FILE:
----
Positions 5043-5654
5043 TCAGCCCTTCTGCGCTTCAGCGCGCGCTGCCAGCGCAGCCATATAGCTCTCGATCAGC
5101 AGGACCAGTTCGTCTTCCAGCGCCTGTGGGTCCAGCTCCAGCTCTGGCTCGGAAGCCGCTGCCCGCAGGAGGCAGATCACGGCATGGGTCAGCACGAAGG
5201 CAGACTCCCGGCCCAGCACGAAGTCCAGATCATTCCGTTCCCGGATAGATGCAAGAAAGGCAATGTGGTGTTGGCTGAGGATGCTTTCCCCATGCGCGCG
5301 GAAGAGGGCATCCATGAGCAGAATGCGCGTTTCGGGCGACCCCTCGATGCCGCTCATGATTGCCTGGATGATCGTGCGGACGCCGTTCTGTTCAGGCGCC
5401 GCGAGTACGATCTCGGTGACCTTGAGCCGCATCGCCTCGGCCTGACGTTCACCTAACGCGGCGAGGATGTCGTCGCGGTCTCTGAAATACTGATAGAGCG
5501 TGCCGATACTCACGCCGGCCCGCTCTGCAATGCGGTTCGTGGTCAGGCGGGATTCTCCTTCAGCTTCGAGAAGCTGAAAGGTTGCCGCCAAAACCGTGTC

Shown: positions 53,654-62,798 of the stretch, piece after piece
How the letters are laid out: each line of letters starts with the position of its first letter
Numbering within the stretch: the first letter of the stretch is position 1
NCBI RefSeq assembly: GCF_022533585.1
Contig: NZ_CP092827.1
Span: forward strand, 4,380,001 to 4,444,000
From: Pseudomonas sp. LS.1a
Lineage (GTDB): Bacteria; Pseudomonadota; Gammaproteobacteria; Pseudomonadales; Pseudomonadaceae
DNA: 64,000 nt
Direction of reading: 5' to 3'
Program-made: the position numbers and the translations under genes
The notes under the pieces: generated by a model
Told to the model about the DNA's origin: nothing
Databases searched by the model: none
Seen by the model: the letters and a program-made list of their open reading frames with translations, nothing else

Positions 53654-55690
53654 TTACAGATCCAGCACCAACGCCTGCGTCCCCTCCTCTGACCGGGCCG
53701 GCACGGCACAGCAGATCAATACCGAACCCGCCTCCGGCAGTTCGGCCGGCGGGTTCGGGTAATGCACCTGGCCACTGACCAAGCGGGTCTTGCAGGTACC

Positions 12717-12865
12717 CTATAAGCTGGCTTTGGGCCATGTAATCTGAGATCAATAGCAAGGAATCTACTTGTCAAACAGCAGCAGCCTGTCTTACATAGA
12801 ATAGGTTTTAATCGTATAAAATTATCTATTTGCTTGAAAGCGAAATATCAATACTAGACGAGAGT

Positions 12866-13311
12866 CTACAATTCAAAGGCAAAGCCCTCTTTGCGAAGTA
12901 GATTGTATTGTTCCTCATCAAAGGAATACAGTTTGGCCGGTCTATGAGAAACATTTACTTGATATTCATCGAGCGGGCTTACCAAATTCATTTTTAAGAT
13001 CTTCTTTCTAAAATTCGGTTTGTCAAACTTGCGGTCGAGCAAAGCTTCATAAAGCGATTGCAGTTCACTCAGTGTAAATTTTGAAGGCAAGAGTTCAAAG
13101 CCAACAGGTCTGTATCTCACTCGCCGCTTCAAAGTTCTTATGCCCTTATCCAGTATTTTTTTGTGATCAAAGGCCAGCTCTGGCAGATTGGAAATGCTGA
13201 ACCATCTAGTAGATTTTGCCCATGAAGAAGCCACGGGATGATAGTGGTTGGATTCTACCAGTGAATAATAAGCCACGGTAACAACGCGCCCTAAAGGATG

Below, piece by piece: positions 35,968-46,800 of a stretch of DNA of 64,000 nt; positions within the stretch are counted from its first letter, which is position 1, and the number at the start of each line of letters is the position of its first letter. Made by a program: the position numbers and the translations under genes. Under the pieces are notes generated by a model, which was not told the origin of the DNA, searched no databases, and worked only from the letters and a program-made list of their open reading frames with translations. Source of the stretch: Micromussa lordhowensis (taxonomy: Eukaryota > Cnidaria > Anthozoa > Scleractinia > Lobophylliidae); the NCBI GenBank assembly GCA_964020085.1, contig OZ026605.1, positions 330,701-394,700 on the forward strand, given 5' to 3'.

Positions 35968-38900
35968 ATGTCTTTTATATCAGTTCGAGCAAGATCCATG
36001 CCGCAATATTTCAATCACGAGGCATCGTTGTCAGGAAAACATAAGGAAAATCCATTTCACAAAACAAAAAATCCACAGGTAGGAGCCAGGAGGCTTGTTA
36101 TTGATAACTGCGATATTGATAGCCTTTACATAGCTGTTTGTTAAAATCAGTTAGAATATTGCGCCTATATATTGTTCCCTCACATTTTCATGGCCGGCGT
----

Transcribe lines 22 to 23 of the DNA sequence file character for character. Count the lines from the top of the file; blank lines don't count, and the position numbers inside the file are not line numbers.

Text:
Seen by the model: the letters and a program-made list of their open reading frames with translations, nothing else

Positions 53654-55690